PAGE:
Saturday, April 21, 2018

#1 The Hidden Story & Truth of ISLAM / A Historian's Documentary /CHRISTWAR INSTITUTE



CHRISTWAR INSTITUE: Documentary Film #001
The Hidden Story & Truth of ISLAM 

By Historian Tom Holland
The Islamic War on Christians
Islam is not a Religion, it's a Political Government.

PUBLISHED 4/21/2018


This Video: Many historians are challenging long-held opinions of the origins of Islam. Tom Holland
examines whether the religion was born fully formed, or if it evolved over many years. Adopting the theories of academic historian Patricia Crone as a basis, Holland asserted that there was little hard evidence for the origins of Islam and asked why it took several decades after the death of Muhammad for his name to appear on surviving documents or artifacts. Arguing that there was little evidence for how the faith was born, he suggested that the city of Mecca may not have been the real birthplace of Muhammad and Islam, and – while not clearly disputing Muhammad's existence as a real historical figure – claimed that much of the Islamic origin story was later developed in the early years of the Arab Empire.

Reaction to European colonialism

In the 19th century, European colonization of the Muslim world coincided with the retreat of the Ottoman Empire, the French conquest of Algeria (1830), the disappearance of the Moghul Empire in India (1857), the Russian incursions into the Caucasus (1828) and Central Asia.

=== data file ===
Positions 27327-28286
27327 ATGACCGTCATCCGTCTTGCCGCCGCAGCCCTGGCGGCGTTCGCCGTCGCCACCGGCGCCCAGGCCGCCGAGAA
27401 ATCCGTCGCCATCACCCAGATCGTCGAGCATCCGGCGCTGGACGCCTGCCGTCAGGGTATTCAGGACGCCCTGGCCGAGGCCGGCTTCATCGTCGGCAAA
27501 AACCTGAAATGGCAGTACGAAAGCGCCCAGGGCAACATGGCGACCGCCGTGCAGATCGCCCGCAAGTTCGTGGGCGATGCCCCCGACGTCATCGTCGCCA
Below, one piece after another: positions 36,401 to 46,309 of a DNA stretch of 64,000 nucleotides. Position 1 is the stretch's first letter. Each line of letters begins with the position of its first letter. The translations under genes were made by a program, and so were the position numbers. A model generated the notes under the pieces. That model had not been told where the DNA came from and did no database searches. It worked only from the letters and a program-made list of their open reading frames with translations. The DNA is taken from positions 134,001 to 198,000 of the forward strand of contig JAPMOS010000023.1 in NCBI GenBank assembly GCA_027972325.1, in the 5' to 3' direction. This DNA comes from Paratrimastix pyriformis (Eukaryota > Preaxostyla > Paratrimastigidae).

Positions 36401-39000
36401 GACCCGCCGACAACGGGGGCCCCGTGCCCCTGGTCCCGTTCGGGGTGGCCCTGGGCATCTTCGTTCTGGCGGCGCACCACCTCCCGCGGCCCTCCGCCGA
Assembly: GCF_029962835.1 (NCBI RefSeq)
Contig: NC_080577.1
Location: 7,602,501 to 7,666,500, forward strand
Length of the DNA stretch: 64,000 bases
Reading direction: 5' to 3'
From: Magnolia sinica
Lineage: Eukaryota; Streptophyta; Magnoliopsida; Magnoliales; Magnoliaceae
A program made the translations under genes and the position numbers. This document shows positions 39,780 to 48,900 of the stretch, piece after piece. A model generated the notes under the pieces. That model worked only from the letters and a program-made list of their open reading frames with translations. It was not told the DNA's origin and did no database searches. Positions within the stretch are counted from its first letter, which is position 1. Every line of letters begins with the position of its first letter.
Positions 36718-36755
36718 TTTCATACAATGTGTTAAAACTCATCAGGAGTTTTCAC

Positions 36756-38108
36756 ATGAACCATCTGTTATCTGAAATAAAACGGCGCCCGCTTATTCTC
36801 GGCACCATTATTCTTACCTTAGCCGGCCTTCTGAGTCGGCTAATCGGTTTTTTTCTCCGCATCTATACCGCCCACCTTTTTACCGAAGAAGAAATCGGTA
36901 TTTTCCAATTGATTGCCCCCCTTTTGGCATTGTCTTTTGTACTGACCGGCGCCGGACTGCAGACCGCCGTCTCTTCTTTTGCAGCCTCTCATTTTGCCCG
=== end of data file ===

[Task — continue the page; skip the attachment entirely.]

The first Muslim reaction to European colonization was of "peasant and religious", not the urban origin. "Charismatic leaders", generally members of the ulama or leaders of religious orders, launched the call for jihad and formed tribal coalitions. Sharia in defiance of local common law was imposed to unify tribes. Examples include Abd al-Qadir in Algeria, the Mahdi in Sudan, Shamil in the Caucasus, the Senussi in Libya and in Chad, Mullah-i Lang in Afghanistan, the Akhund of Swat in India, and later, Abd al-Karim in Morocco. All these movements eventually failed "despite spectacular victories such as the destruction of the British army in Afghanistan in 1842 and the taking of Khartoum in 1885."

The second Muslim reaction to European encroachment later in the century and early 20th century was not violent resistance but the adoption of some Western political, social, cultural and technological ways. Members of the urban elite, particularly in Egypt, Iran, and Turkey advocated and practiced "Westernization".

The failure of the attempts at political westernization, according to some, was exemplified by the Tanzimat reorganization of the Ottoman rulers. Sharia was codified into law (which was called the Mecelle) and an elected legislature was established to make law. These steps took away the Ulama's role of "discovering" the law and the formerly powerful scholar class weakened and withered into religious functionaries, while the legislature was suspended less than a year after its inauguration and never recovered to replace the Ulama as a separate "branch" of government providing Separation of powers.[44] The "paradigm of the executive as a force unchecked by either the sharia of the scholars or the popular authority of an elected legislature became the dominant paradigm in most of the Sunni Muslim world in the twentieth century."